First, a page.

The drawbridge now appears to be the home for a small homeless, vagabond community.
Next, I began a short tiki-tour of Marathon Key. Having already passed and explored a few superb looking tiki bars on the island, I was ready to have a cold beverage at one. My first tiki bar was by far the best tiki bar I had seen in the Keys and one of my favorite secrets. You can bet I will always stop here if I'm heading to Key West! It's a great tikibar/restaurant/marina/marina gas station combo called Burdine's in viewing distance of the prettiest abandoned drawbridge.
The road to the tikibar, 15th St., runs through an old Keys-style trailer park and past stacks of lobster traps, back to a marina on the ocean side on the protected harbor.
Here's how I enjoyed Burdine's and how I recommend you do as well if you ever get the opportunity:
- prop your bike up on the dock
- head up to the second floor tikibar
- grab a stool at the bar, sit down, and exhale any lasting stress
- observe the local fishermen and discuss the fishing conditions
- order a cold domestic beer (they come in a coozie!)
- enjoy the awesome breeze that blows through this level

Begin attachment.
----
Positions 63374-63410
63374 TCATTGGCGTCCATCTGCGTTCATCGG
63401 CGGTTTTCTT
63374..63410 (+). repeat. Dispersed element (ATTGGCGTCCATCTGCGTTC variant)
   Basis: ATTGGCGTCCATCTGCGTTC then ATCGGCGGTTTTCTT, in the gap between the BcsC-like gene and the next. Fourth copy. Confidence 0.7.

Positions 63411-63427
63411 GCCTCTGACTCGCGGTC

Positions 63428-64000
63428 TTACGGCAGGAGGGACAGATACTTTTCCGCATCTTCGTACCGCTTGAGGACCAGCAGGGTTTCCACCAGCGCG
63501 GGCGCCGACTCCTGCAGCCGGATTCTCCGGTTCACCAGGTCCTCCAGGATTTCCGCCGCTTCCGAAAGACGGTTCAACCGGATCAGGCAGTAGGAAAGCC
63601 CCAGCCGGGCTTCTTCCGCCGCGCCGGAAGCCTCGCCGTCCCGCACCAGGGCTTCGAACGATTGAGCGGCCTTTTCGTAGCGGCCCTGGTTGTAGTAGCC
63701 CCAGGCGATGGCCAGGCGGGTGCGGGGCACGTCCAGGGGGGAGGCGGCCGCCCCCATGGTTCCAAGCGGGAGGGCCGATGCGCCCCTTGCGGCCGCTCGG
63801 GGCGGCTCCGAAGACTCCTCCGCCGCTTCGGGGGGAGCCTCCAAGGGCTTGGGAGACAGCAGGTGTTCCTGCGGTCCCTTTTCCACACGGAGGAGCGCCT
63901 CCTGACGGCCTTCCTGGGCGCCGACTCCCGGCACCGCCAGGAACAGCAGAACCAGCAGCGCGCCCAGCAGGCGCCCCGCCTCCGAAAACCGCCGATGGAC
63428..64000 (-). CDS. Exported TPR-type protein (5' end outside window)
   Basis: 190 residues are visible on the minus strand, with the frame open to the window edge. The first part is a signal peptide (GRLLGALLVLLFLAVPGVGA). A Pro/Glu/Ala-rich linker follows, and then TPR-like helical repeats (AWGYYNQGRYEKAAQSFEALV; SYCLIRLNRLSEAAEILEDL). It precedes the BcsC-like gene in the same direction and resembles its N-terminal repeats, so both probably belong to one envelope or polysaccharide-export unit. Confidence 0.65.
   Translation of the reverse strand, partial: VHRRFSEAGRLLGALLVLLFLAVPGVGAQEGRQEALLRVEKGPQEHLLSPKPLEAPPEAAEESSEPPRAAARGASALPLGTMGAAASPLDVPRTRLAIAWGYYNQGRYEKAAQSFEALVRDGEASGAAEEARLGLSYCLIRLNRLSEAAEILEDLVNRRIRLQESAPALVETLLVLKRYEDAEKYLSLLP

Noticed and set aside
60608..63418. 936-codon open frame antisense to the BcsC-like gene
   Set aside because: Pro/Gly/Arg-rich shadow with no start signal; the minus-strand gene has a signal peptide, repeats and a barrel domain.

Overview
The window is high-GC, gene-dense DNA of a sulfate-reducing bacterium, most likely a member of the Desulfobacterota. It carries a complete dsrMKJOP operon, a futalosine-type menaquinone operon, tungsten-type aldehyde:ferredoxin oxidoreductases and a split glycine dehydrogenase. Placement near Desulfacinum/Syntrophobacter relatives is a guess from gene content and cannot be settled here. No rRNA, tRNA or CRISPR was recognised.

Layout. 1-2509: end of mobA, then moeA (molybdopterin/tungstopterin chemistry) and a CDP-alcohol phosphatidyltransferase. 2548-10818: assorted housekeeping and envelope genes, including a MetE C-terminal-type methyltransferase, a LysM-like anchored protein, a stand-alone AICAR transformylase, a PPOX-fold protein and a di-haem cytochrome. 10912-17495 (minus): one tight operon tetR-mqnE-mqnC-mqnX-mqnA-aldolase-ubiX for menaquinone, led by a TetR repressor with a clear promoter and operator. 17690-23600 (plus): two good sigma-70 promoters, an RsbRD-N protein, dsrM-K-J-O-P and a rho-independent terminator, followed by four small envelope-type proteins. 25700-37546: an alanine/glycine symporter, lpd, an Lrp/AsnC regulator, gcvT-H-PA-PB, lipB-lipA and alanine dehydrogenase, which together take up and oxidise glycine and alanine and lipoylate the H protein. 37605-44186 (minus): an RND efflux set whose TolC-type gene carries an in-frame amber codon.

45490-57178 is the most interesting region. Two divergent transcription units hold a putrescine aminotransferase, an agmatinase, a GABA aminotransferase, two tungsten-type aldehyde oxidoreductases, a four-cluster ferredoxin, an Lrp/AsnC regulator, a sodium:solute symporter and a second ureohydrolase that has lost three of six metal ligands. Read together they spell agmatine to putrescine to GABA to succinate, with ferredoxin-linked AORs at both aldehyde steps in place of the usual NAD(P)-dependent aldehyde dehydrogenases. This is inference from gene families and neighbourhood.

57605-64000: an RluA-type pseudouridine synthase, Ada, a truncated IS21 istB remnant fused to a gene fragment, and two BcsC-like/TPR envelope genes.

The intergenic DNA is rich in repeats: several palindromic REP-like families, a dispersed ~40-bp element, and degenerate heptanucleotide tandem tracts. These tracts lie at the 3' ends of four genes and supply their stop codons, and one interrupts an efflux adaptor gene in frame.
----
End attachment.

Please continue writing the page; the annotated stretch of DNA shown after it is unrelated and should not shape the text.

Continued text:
- read all the license plates hanging on the walls
- marvel at the big boats and yachts that pull up for gas
- chat up the great ladies who tend bar
- tip as if this will be your last beer in paradise
Tiki bar #2 on the mini tiki-tour was Sunset Grille and Raw Bar, just before the Seven Mile Bridge. Of all the advice that I was given before my trip, the most urgent warnings were concerning the Seven Mile Bridge. This is because it is the longest bridge (yes, seven miles, captain obvious!) in the Keys, there is no bike route around it, and traffic can be relatively bad at this point. So I was a tad nervous. The Sunset Grille and Raw Bar helped to boost my courage.
Not only does this bar have a great view of the Seven Mile Bridge, but it also has a pool that its patrons can use! Although it feels nothing like an authentic tiki bar, the pool more than made up for that! I cooled off in the water, sipped a beer, and reflected on my seven mile destiny. I drank my second beer and got on the road again quickly after the kids in the pool started splashing and yelling...I'm too old for those shenanigans and plus, I had seven miles before my next home.
See the tiny bump after the electric poles end? That's the elevated part of the bridge and the halfway point.
As it turned out, the Seven Mile Bridge was no problem. I kicked it in gear and made it across in 20 minutes!! That's 21 mph...faster than I've ever ridden on this bike. This was for several reasons:
- I had timed it right, and started over the bridge at about 4pm when most of the traffic is heading north rather than south.
- There was actually a good size (approx 5 ft) shoulder on the bridge to ride on, so the cars and trucks that passed had lots of clearance
- There was no debris on the shoulder to dodge around
- There is only approximately 1 mile of the bridge that is elevated, the rest is completely flat
- The wind was at my back
Then I rode the last three miles to Bahia Honda State Park at my typical 10mph pace. I felt accomplished and empowered.